Article

Indoor environment and respiratory symptoms in children living in the Dutch-German borderland

Department of General Practice, Maastricht University, Maestricht, Limburg, Netherlands
International Journal of Hygiene and Environmental Health (Impact Factor: 3.28). 02/2005; 208(5):373-81. DOI: 10.1016/j.ijheh.2005.04.007
Source: PubMed

ABSTRACT To investigate the relation between indoor environmental risk factors and respiratory symptoms in 7-8-year-old children living in the Dutch-German borderland.
A nested case-control study was conducted among children participating in a large longitudinal study on respiratory health. Parents of all 781 children with respiratory complaints and an equal number of randomly selected controls were asked to complete a questionnaire, including questions on indoor environment.
The parents of 1191 children (76.2%) participated. Past exposure to environmental (OR = 2.73, 95% CI 1.14-6.67) as well as in utero exposure (OR = 2.28, 95% CI 1.15-4.53) to tobacco smoke, use of an unvented geyser for water heating (OR = 3.01, 95% CI 1.21-7.56), long-term exposure to dampness (OR = 2.98, 95% CI 1.10-8.28) or pets (OR = 2.18, 95% CI 1.39-3.42) increased the risk of asthmatic symptoms in 7-8-year-old children. A middle or low socio-economic status also increased the risk of asthmatic symptoms. An inverse association with asthmatic symptoms was seen for wall-to-wall carpeting (OR = 0.57, 95% CI 0.33-0.95) and insulation measures (OR = 0.46, 95% CI 0.25-0.83). Except for the presence of an unvented geyser, these environmental risk factors also presented a risk for coughing symptoms in children.
This study showed an increased risk of respiratory symptoms in children exposed to several indoor environmental risk factors.

0 Followers
 · 
176 Views
  • Source
    [Show abstract] [Hide abstract]
    ABSTRACT: Thirty-six studies, with over 33,000 participants, were meta-analysed. The sample-weighted average effect was d þ ¼0.08. Energy efficiency interventions, therefore, had a small, positive effect on health. Participants with low incomes saw greater benefits. Larger effects were found in more recent studies and where medical tests were used. a b s t r a c t It is widely accepted that interventions designed to promote household energy efficiency, like insulation, central heating and double glazing, can help to reduce cold-related illnesses and associated stress by making it easier for residents to keep their homes warm. However, these interventions may also have a detrimental effect on health. For example, the materials used or lower ventilation rates could result in poorer indoor air quality. The present research sought to systematically quantify the impact of household energy efficiency measures on health and wellbeing. Thirty-six studies, involving more than 33,000 participants were meta-analysed. Effect sizes (d) ranged from À 0.43 (a negative impact on health) to 1.41 (a substantial positive impact on health), with an overall sample-weighted average effect size (d þ) of 0.08. On average, therefore, household energy efficiency interventions led to a small but significant improvement in the health of residents. The findings are discussed in the context of the health improvements experienced by different groups of participants and the study design factors that influence health outcomes. The need for future studies to investigate the long term health benefits of interventions designed to promote household energy efficiency is identified.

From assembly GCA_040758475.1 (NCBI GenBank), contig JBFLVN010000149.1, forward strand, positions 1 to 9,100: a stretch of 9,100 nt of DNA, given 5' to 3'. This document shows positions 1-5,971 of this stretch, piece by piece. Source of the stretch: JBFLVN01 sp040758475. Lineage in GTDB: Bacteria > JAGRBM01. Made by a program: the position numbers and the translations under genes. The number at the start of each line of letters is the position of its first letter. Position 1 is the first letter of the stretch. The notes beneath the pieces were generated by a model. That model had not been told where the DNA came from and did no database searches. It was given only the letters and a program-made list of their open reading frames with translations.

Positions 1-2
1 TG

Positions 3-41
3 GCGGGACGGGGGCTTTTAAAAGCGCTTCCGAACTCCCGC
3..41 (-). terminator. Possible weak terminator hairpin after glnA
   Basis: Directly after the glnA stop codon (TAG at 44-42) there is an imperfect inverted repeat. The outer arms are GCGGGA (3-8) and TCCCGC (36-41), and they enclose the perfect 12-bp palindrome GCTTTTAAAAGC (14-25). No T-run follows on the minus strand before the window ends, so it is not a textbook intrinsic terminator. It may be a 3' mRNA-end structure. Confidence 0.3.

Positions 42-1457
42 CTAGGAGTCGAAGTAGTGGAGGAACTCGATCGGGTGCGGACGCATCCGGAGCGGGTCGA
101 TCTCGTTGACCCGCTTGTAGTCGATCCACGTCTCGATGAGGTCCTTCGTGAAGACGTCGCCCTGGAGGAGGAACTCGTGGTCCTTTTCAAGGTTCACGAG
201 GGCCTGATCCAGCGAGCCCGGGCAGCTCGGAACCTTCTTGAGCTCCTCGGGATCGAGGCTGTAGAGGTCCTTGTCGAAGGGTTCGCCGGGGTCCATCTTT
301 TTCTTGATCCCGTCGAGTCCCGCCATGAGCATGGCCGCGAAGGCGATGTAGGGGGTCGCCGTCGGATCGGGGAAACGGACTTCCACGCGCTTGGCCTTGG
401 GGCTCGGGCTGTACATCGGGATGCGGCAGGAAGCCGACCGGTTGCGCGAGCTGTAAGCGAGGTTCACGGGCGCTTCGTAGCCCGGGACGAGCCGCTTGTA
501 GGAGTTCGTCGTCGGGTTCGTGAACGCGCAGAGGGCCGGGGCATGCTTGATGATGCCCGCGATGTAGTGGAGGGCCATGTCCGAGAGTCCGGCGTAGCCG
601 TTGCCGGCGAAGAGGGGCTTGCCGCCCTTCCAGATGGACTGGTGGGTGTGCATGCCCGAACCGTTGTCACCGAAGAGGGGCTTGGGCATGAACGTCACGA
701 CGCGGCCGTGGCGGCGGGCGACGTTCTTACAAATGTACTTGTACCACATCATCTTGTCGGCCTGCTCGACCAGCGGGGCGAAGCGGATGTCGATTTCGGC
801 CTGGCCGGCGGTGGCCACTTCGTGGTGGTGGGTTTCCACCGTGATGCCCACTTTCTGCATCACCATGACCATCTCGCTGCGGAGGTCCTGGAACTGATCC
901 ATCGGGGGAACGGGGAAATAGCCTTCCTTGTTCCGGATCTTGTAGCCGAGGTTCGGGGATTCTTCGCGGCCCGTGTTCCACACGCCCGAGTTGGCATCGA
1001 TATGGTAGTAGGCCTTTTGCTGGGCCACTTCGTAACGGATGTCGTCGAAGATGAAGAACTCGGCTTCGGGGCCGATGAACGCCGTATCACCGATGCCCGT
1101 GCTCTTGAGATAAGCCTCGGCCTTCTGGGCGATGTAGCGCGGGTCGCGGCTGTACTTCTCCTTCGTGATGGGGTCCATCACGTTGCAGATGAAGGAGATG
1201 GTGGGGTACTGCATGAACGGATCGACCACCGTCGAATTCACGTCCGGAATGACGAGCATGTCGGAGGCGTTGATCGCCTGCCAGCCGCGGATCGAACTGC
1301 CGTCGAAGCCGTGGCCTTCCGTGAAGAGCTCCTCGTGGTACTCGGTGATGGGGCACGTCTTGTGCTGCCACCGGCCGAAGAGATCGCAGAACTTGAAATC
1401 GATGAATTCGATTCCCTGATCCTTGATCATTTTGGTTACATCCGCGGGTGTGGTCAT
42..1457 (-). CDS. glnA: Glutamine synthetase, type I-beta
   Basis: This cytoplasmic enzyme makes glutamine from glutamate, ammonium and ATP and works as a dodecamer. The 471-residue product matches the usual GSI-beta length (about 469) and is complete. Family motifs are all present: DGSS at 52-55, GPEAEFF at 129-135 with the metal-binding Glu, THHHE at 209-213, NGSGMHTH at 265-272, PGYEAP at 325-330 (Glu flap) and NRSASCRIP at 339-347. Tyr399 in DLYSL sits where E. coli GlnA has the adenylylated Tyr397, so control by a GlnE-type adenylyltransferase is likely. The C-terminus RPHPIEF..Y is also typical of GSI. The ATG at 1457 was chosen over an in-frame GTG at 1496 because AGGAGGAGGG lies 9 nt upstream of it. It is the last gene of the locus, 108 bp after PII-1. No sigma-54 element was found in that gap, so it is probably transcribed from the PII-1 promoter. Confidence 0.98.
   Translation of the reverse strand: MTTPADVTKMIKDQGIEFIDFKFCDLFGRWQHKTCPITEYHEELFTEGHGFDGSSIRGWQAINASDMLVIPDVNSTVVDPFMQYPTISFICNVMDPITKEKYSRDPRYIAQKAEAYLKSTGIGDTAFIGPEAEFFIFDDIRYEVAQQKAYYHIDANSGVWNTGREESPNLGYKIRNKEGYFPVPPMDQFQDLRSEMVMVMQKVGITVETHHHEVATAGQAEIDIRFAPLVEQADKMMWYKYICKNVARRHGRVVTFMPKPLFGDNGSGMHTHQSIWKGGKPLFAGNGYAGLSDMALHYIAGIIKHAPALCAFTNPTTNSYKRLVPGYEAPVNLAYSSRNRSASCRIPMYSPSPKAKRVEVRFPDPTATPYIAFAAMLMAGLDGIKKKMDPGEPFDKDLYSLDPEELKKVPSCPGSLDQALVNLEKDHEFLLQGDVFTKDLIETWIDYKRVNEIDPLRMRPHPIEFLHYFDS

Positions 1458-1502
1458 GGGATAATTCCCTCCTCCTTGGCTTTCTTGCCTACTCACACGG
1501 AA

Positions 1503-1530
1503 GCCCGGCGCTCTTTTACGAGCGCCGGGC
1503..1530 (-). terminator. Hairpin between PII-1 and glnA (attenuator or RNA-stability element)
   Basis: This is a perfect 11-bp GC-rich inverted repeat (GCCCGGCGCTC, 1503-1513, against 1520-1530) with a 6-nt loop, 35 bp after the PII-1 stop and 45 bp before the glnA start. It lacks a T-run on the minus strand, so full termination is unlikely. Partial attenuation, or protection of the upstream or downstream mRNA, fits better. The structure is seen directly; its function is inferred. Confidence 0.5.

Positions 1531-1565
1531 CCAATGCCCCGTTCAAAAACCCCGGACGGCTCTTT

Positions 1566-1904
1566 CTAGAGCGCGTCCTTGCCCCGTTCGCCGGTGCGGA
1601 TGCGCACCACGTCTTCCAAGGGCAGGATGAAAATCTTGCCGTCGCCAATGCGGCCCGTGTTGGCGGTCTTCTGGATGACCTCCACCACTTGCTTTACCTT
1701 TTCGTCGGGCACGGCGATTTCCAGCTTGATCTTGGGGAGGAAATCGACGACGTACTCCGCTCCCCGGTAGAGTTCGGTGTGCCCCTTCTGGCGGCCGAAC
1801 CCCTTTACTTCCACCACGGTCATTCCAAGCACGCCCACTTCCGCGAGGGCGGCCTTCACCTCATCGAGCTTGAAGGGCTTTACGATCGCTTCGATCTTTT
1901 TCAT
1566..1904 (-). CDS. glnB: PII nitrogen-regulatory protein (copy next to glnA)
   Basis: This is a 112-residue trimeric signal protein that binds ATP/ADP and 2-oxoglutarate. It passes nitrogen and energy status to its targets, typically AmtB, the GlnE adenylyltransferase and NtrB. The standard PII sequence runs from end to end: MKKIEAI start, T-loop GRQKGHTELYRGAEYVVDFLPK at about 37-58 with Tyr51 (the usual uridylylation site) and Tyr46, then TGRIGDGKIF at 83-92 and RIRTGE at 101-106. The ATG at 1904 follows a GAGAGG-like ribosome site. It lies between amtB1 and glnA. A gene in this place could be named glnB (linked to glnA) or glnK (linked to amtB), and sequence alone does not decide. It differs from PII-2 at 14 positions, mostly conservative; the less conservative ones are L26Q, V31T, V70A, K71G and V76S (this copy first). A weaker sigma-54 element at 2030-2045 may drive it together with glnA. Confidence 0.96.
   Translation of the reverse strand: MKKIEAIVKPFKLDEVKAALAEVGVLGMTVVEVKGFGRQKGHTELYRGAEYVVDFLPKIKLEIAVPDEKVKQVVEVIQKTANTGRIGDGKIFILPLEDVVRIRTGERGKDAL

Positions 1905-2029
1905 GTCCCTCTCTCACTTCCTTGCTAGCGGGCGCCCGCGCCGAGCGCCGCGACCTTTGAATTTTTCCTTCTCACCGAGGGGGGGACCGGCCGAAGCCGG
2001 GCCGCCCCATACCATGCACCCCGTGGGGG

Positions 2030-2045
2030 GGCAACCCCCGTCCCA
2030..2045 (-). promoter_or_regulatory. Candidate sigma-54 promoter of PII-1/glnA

Energy Policy 01/2013; 65. DOI:10.1016/j.enpol.2013.10.054i · 2.70 Impact Factor
  • Source
    [Show abstract] [Hide abstract]
    ABSTRACT: Public health has been defined as the science and art of disease prevention, prolonging life, and promoting health and well-being through organized community effort for the sanitation of the environment, the control of communicable infections, the organization of medical and nursing services for the early diagnosis and prevention of disease, the education of the individual in personal health and the development of the social machinery to assure everyone a standard of living adequate for the maintenance or improvement of health.1 In the era of the eradication of smallpox in the sixties and seventies of the last century the world was optimistic about a future world with controlled communicable diseases. The eradication of smallpox inspired the world to eradicate poliomyelitis as well. This optimism was in vain. The poliomyelitis eradication experienced drawbacks, resulting in an all or nothing battle.2 Also old infectious diseases like Influenza, Dengue and Tuberculosis have revived and Legionella, HIV and SARS and the development of antibiotic resistance in the form of MRSA and multi-drug resistance of Mycobacterium tuberculosis are new examples of emerging communicable diseases.3 Microbial agents that cause communicable diseases have proven to be very dynamic, resilient, and well adapted to exploit opportunities for change, development and emergence of new species and for spread. In the “global village” the increase of travelling of humans and animals and the enormous increase in meat industry and its antibiotic use, have created new opportunities for sexually transmitted diseases, zoonoses, antibiotic resistance and emerging diseases.
  • Source